Christmas Homilies Jesus Christ

The Presentation of the Lord I

Today’s readings (Used a “vigil” of this feast for the school children to close Catholic Schools Week.)

Back in the time that Jesus lived, it was a law that every first-born male in a family was presented to God, given to God to do God’s will. They would come on the fortieth day of the child’s life and present the child, along with a sacrificial offering and they would receive a blessing from one of the priests. It hardly seems possible, but it’s already been forty days since Christmas, since the day Jesus was born! How time flies for us!

What’s really interesting is that, in the case of Jesus, his parents were presenting a child to God who came in a special way from God himself. They were giving back to God the child that God only gave them to take care of. Just as every first-born son was presented to God in order to do something special with his life, this first, and only born Son of God and son of Mary and Joseph had the most special thing to do with his life, and that was to lay his life down for all of us.

On this feast day every year, we bless candles to light the Church and light people’s homes. We do that because we remember that on this day, Jesus, who is the Light of the World, was presented to the wise old Simeon, who recognized that Jesus was the Light that was to come into the world. God’s Spirit had promised he would never die until he saw that Light, and now he knew that he could die in peace.

Simeon was at peace because he knew that God was lighting the world and taking care of his people who used to dwell in darkness. The same is true for all of us. The darkness can be pretty scary, can’t it? Certainly when we wake up in the middle of the night and can’t see anything, it’s scary because we could fall over something. That’s a lot like how life in this world can be sometimes. Sometimes the world is dark because of war or violence or people hating one another. It can be hard to see where our world is going in times like that, and oftentimes we fall into temptation or into sin. We need light to show us the way out of all that darkness.

Who is that light? Well, of course we know that light is Jesus. Jesus is the one who came into the world and lit up the world and lights up our lives. He lit up the lives of Mary, and Joseph, and Simeon and lots of people when he was living on earth. Now that he has died for us and is risen from the dead, Jesus lights up our life and shows us the way out of the darkness. Even if we do fall here and there, Jesus’ light helps us to get back up and get going on the path once again.

So as we come to the end of Catholic Schools Week this year, it’s a perfect feast for us to celebrate. The theme for our week has been “Catholic Schools Light the Way.” It’s only fitting to have that theme when we end up on this feast of Jesus, the Light of the World. If this week has taught us anything, it certainly must be that we receive the light from Jesus, that Light comes in a special way through Jesus’ presence in our school, and now we are called to be light for others.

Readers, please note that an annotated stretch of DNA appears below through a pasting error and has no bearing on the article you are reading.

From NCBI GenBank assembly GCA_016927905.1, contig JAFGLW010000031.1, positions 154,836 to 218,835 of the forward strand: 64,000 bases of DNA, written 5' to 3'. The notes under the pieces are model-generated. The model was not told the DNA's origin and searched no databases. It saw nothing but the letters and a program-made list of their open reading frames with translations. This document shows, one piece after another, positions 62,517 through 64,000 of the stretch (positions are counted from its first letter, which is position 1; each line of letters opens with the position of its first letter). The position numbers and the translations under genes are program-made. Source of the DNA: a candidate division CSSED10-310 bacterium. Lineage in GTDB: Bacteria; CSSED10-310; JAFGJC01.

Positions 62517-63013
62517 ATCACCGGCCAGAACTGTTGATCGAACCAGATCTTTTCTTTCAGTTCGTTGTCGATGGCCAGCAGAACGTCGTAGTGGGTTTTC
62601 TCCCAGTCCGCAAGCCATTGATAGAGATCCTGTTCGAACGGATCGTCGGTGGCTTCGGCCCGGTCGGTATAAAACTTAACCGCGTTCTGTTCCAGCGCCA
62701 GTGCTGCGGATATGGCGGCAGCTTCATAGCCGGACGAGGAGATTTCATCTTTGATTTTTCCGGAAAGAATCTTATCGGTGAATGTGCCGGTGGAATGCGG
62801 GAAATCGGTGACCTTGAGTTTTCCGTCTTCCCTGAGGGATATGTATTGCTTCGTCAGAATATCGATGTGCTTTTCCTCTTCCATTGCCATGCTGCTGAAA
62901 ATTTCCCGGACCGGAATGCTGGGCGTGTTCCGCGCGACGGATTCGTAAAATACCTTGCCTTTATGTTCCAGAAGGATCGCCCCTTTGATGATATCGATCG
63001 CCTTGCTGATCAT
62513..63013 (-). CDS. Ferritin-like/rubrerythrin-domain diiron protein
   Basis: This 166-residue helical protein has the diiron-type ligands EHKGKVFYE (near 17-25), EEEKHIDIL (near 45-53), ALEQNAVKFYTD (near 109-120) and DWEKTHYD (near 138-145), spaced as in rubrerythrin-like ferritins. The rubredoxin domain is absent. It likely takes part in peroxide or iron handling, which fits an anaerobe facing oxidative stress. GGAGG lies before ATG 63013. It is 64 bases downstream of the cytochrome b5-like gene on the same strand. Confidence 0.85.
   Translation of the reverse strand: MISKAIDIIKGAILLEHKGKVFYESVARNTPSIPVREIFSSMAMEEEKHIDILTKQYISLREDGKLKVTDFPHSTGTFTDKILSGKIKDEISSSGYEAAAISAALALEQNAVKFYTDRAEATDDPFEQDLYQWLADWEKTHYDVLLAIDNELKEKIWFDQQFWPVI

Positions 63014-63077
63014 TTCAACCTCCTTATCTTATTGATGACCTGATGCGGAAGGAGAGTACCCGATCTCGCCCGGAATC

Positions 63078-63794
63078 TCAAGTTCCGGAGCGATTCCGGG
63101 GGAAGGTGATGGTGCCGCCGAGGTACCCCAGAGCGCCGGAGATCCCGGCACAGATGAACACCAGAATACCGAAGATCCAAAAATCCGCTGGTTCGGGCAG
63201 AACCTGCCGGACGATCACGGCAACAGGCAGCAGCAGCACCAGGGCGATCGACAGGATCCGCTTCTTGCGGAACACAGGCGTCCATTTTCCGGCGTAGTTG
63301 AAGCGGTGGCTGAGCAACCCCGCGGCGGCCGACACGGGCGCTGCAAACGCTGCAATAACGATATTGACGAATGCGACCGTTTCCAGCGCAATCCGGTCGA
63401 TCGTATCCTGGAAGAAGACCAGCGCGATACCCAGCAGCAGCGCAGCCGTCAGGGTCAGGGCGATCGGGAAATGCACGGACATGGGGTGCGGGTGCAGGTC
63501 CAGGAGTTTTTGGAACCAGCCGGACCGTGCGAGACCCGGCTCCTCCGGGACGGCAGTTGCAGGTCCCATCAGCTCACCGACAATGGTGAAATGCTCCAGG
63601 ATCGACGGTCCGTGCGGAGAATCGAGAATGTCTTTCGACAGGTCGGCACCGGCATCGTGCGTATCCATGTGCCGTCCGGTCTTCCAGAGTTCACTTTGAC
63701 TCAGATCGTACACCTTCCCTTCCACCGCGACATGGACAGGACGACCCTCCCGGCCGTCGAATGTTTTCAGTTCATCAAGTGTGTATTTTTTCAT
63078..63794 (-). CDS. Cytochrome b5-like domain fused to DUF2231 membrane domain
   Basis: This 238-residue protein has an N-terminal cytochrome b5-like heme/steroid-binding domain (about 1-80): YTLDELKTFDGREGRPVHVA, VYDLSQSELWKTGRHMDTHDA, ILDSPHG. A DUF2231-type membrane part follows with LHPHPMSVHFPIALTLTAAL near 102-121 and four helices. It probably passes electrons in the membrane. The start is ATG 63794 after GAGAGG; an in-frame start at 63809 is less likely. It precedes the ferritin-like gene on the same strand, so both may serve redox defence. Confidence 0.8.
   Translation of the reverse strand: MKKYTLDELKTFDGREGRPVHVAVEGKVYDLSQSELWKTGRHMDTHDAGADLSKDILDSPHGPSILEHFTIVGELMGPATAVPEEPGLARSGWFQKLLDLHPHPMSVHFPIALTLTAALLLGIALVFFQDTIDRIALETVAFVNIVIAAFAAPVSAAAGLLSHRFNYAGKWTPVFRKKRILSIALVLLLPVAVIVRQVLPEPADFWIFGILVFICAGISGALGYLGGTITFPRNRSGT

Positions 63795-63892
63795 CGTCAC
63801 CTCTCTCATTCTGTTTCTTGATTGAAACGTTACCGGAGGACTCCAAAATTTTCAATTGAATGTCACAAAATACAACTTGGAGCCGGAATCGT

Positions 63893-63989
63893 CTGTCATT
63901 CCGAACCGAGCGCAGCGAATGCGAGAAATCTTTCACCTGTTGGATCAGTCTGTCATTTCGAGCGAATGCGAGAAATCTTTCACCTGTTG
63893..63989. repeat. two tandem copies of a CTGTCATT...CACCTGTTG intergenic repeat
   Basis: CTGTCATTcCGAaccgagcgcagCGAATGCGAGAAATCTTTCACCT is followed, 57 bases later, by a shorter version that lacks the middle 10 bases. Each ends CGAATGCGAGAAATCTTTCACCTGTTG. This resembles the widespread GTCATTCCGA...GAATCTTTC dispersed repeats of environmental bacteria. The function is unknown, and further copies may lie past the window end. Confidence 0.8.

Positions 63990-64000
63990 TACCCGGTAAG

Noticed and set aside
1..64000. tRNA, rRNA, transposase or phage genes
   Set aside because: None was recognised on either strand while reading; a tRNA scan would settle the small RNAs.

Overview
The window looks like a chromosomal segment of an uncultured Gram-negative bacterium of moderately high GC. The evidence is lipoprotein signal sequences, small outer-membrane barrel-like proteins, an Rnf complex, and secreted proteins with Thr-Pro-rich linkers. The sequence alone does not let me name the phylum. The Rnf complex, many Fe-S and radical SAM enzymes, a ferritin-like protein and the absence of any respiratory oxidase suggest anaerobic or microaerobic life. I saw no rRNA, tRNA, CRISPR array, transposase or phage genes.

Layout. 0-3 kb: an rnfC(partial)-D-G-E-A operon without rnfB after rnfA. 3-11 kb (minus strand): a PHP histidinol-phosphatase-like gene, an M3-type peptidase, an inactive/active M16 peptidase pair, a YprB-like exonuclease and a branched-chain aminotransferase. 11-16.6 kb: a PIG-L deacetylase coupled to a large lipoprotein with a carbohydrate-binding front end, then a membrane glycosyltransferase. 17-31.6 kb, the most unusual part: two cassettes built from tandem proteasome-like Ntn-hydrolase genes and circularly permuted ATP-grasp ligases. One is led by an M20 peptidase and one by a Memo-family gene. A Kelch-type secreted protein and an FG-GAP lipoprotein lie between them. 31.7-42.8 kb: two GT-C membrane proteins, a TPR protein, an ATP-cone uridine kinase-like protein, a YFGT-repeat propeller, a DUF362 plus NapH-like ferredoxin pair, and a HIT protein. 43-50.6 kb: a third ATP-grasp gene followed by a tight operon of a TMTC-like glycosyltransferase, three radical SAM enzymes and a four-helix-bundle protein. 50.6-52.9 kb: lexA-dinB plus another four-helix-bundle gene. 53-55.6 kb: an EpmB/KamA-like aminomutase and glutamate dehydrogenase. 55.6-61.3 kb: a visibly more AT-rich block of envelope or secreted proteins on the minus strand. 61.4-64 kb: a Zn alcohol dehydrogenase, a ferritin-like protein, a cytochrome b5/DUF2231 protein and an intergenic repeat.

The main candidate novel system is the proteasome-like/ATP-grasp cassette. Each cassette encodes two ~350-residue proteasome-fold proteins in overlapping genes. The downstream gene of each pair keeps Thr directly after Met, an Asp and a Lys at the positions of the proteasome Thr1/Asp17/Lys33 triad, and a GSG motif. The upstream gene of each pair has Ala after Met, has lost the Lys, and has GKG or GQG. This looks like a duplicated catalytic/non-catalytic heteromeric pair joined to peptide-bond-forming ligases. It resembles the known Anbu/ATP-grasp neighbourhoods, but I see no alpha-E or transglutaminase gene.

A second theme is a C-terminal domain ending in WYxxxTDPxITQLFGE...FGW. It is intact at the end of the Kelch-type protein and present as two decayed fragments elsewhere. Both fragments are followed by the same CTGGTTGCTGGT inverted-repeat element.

Our school is a place of the Light when we reach out to each other and help those who are in need, whether they need help with their studies, or just need a friend. Our school is a place of the Light when we reach out as one to help those who are poor and needy. Our school is a place of the light when teachers give of themselves, guiding our young people with wisdom; and when students are open to what they are being taught; and when parents make the Light known at home. When we all share the light that we have been given, when we are light for others, that light can light some of the really dark places of our world. Maybe we won’t get rid of all that darkness today or all at once. But little by little, the light we bring by doing God’s will in our lives will brighten our world one heart and mind at a time.

The Lord is our light and our salvation. Whom should we fear?

(UPDATE: I never gave this homily, because the kids had a snow day. So I just preached on the readings of the day, homily below.)

Homilies Ordinary Time

Friday of the Third Week of Ordinary Time

Today’s readings

The story of David and Bathsheba and Uriah the Hittite is compelling. It almost seems like the kind of thing you’d hear on a soap opera or some kind of crime drama. But here we have it right at the beginning of our Liturgy of the Word today. This reading is teaching us the fact that we all need a Savior. Even the greatest among us is a sinner. David, the Lord’s anointed, the one from whose lineage the Savior was to be born, even his was tragically flawed and needed that very Savior.

We see David’s sin grow in intensity. First he does not go down with his army on the campaign, but instead takes a siesta in his palace. Then he rises and notices Bathsheba. Then he lusts after her. He then sends for her and has relations with her – he may even have raped her, because we are not told how willing a participant Bathsheba was in all this. Finally, when it became apparent that the affair would be known, he has Uriah the Hittite killed in battle to cover up the sin. This is the kind of thing that happens when sin is unconfessed and is allowed to fester.

Today’s Psalm, Psalm 51, was written by David after the Lord convicts him of the sin. He makes a perfect act of contrition: he confesses his sin, asks pardon for his offense, and prays that he would be restored to the rejoicing and gladness that God’s people are promised.

The Kingdom of God is supposed to be like that tiny mustard seed, planted in the garden, that grows to a humongous plant that becomes a refuge for the birds of the air. The way to water and tend that seed is by confessing our sin, allowing God to work his mercy in our lives, and allowing him to restore us to the rejoicing and gladness that we were created for. Have mercy on us, O Lord, for we have sinned.